Maternal reflective functioning, interpersonal violence-related posttraumatic stress disorder, and risk for psychopathology in early childhood

Francesca Suardi, Dominik Andreas Moser, Ana Sancho Rossignol, Aurélia Manini, Marylène Vital, Gaëlle Merminod, Axelle Kreis, François Ansermet, Sandra Rusconi Serpa, Daniel Scott Schechter

Research output: Contribution to journalArticlepeer-review

14 Scopus citations

Abstract

The aim of this study was to examine associations between maternal mentalization, interactive behavior, and child symptoms in families in which mothers suffer from interpersonal violence-related posttraumatic stress disorder (IPV-PTSD). Fifty-six mothers and children (aged 12–42 months) including mothers with a diagnosis of IPV-PTSD were studied. Mentalization was measured by the Parental Reflective Functioning (PRF) Scale. Interactive behavior during free-play was measured via the CARE-Index. Child symptoms were measured by the Infant-Toddler Social and Emotional Assessment (ITSEA). Data analyses included non-parametric correlations and multiple linear regression. Results showed that lower IPV-PTSD and higher Maternal Reflective Functioning (MRF) were related to greater maternal sensitivity. Lower MRF and greater controlling behavior were related to child dysregulation. MRF was found to be lower in the subgroup of IPV-PTSD when the child’s father was the perpetrator of IPV. Both MRF and interactive behavior are thus likely to be important targets for intervention during sensitive periods of early social–emotional development.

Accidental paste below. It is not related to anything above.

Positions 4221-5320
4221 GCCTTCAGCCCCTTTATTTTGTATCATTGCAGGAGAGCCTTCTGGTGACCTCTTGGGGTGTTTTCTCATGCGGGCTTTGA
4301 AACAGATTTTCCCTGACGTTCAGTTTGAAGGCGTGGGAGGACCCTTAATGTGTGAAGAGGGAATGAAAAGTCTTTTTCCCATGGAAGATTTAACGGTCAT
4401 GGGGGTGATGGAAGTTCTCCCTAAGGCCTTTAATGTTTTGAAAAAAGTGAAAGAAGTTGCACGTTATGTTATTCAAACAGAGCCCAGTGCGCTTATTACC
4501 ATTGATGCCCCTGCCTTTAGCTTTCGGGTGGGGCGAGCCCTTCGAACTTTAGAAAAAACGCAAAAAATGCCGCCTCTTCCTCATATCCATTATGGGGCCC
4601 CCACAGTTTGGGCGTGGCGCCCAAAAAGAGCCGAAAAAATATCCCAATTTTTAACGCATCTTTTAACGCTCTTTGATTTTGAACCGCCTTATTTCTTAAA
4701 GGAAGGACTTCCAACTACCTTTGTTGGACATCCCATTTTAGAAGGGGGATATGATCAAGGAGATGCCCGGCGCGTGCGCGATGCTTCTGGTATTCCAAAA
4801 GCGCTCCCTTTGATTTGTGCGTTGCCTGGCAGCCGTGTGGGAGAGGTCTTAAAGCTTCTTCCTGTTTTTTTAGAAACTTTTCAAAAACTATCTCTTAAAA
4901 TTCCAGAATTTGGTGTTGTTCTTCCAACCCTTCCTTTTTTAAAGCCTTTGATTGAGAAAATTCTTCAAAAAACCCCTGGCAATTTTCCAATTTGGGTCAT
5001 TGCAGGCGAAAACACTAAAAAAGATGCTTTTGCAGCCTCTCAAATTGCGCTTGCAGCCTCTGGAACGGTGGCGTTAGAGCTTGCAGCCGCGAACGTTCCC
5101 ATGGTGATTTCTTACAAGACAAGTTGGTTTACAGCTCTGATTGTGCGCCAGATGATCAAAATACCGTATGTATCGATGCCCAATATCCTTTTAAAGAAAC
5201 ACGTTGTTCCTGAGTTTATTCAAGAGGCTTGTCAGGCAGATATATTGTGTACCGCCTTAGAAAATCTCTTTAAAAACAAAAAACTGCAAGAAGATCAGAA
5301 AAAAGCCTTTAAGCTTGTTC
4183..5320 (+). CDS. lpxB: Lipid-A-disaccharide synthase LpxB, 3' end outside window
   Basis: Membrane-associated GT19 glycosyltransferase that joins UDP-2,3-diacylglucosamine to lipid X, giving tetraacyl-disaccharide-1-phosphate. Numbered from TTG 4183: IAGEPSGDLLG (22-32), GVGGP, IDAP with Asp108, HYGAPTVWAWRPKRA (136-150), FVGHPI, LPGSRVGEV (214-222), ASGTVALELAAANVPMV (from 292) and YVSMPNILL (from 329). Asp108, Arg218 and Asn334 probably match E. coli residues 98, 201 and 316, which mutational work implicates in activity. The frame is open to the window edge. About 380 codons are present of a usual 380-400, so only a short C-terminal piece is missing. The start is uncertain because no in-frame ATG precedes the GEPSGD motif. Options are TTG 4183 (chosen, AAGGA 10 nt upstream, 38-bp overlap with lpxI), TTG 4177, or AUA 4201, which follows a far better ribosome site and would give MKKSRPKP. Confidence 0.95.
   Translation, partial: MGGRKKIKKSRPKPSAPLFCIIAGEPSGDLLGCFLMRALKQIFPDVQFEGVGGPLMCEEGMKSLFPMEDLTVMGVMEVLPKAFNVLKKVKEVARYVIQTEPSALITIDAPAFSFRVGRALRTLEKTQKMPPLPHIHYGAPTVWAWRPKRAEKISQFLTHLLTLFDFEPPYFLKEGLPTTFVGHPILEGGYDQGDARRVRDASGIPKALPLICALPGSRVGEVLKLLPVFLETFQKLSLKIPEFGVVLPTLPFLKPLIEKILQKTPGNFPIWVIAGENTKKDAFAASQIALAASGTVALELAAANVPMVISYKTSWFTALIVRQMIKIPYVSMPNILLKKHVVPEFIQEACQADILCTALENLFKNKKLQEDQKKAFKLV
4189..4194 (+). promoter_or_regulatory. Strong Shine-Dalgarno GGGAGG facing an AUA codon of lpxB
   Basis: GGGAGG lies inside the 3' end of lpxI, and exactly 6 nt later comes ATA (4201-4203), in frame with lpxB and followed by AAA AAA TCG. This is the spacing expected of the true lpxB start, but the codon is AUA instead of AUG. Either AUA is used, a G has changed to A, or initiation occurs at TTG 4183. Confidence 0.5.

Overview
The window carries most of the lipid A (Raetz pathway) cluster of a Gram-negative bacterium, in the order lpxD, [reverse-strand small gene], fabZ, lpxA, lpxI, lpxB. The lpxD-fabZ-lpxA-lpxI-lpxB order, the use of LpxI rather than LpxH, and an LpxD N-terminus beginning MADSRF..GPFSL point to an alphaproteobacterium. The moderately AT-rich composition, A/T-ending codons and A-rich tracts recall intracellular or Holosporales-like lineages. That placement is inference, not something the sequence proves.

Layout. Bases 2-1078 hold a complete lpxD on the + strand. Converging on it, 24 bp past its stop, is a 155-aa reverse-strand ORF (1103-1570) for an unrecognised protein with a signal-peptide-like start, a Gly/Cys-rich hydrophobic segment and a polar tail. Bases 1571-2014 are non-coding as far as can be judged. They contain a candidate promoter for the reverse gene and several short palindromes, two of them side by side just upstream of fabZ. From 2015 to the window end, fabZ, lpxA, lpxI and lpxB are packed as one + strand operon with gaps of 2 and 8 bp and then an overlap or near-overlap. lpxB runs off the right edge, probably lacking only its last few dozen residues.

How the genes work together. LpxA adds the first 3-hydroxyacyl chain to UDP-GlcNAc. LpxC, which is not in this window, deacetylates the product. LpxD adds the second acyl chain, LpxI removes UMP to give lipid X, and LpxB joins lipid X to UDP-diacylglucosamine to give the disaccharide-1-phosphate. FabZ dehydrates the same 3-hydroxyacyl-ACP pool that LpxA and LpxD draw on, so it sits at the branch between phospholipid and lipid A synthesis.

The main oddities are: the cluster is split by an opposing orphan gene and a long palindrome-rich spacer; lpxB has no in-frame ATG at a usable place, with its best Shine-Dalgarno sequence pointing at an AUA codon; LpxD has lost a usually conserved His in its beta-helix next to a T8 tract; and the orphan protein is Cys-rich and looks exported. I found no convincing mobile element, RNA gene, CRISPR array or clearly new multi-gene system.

Original languageEnglish
Pages (from-to)225-245
Number of pages21
JournalAttachment and Human Development
Volume22
Issue number2
DOIs
StatePublished - 3 Mar 2020

Keywords

  • Reflective functioning
  • infant mental health
  • interpersonal violence
  • maternal behavior
  • parental PTSD

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